I enjoyed seeing pictures of the Jive Bombers at Manzanar and looked online for profiles of the members. That’s how I found Dr. Gordon Sato. The park features many other interesting stories. (After all, there are 110,000 to choose from.)
Right now, this very minute, we are parked in a Lowes parking lot using their WiFi to make this post in Visalia, California. We are going to look at some big trees! But by the time you read this we should be out of California, somewhere in the desert of Nevada.
* All pics are click to enlarge.
Exterior of what the barracks looked like. Volunteer internees came early to prepare the site for the rapid influx. (They hoped they’d get better treatment for this.)
Barracks interior. The roofs and walls had holes, allowing rain and dust to come in. Internees could have jobs doing support work. They used the wages to improve their living spaces, adding linoleum to floors and celetex to ceilings. As in the rest of the US, they enjoyed dreaming over Sears catalogs.
Barracks were grouped into blocks. Each block had a kitchen/cafeteria building. Fires in the stove never went out. By day the buldings served as cafeterias, by night places to meet and have dances. At Manzanar kids sat with their friends at meals. Family meals were not the norm. Food was an issue. Older folks wanted traditional dishes. Kids wanted the American food they were used to. Things improved after the detainees’ Victory gardens started producing.
There was once a cefeteria on this spot. Here, the root cellar has been excavated. It may have stored some illegal hooch too.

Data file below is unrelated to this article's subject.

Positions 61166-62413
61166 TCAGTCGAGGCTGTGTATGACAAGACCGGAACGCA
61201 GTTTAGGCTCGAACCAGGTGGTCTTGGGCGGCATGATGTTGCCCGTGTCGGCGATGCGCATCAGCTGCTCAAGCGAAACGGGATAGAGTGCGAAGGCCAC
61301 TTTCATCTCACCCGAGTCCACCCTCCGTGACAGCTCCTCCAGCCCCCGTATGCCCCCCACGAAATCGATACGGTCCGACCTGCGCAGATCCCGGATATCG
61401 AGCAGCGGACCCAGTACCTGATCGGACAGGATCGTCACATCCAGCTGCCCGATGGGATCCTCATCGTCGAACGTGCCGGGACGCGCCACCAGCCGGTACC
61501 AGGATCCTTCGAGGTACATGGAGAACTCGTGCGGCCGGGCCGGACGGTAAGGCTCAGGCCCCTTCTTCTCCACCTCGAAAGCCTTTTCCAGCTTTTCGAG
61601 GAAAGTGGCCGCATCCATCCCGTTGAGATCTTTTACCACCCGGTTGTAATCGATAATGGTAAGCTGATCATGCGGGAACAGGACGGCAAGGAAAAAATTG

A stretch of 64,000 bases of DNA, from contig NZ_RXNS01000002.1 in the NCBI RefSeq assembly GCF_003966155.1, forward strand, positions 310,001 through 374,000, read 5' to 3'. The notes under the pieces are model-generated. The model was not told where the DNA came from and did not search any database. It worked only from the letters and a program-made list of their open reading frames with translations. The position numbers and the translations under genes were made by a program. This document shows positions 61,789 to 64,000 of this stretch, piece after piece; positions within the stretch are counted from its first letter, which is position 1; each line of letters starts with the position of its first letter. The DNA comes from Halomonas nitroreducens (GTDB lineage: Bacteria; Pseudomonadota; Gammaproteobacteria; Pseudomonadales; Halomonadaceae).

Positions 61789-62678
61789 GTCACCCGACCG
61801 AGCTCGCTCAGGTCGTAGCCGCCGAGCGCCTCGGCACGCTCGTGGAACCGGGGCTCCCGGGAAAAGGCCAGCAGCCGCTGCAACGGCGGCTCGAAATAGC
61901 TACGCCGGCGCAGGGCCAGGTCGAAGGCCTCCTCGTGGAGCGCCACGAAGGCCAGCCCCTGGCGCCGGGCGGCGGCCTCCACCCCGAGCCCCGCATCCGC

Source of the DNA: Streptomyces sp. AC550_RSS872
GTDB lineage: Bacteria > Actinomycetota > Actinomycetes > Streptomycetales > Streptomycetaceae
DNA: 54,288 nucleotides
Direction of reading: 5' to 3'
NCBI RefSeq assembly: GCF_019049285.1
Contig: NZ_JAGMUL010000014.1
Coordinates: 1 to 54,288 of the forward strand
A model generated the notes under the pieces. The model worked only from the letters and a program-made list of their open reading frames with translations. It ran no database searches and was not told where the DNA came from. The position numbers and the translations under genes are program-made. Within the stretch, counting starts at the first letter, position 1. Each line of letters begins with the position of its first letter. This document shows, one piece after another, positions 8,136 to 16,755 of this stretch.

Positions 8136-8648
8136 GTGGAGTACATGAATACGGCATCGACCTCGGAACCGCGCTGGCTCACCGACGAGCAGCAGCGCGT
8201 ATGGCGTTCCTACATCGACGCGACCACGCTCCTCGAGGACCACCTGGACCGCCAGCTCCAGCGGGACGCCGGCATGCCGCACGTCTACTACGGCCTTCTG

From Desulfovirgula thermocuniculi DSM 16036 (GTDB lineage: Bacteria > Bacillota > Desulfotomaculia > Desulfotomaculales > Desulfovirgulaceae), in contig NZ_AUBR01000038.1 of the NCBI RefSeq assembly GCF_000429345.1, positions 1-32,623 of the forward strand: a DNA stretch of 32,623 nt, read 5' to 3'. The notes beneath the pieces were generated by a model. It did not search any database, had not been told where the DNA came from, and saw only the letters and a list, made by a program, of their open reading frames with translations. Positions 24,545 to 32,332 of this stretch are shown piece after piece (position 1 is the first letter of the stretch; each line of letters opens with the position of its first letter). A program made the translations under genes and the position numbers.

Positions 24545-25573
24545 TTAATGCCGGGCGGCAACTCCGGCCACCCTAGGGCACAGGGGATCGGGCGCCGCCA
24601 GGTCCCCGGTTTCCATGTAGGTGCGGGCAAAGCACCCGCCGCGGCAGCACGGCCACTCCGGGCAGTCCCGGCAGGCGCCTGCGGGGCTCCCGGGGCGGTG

Standing in the cafeteria line was boring. Why not make a nice garden with a water feature to enjoy while in line?
Cafeteria garden building became something of a competition. In each garden water flowed from north to south. Rocks resembling turtles and egrets were included: a wish for good health.
Another cafeteria pond. Gardening wasn’t the only activity, though. Sports, especially baseball, were popular. And good news! When you can’t leave camp your team always has the home field advantage.
Restroom building. No partitions. At least the view of the Sierras was nice.
Memorial erected by detainees in 1943. Each family contributed 15 cents toward the effort. Over 135 people died here. Many were buried nearby. Most were moved after the end of the war.
People still leave memorabalia on the monument. (Not pictured is a small jar of weed.)
This large park was built for all. It was originally named Pleasure Park, but was renamed a few times afterward.
People from all over the camp enjoyed coming to Pleasure Park.
Over 2100 No-No Boys were sent to Tule Camp, which had tighter security. Some would have gladly served if their freedom hadn’t been taken first. Some were conscientious objectors. Some were just offended that anyone would assume they were loyal to an emperor they had never seen. One said yes to the questions, but his Mom disagreed and had the answers changed to no.
Recent portrait of a couple of detainees. The one on the right sports the ID tag she was given on arrival at Manzanar.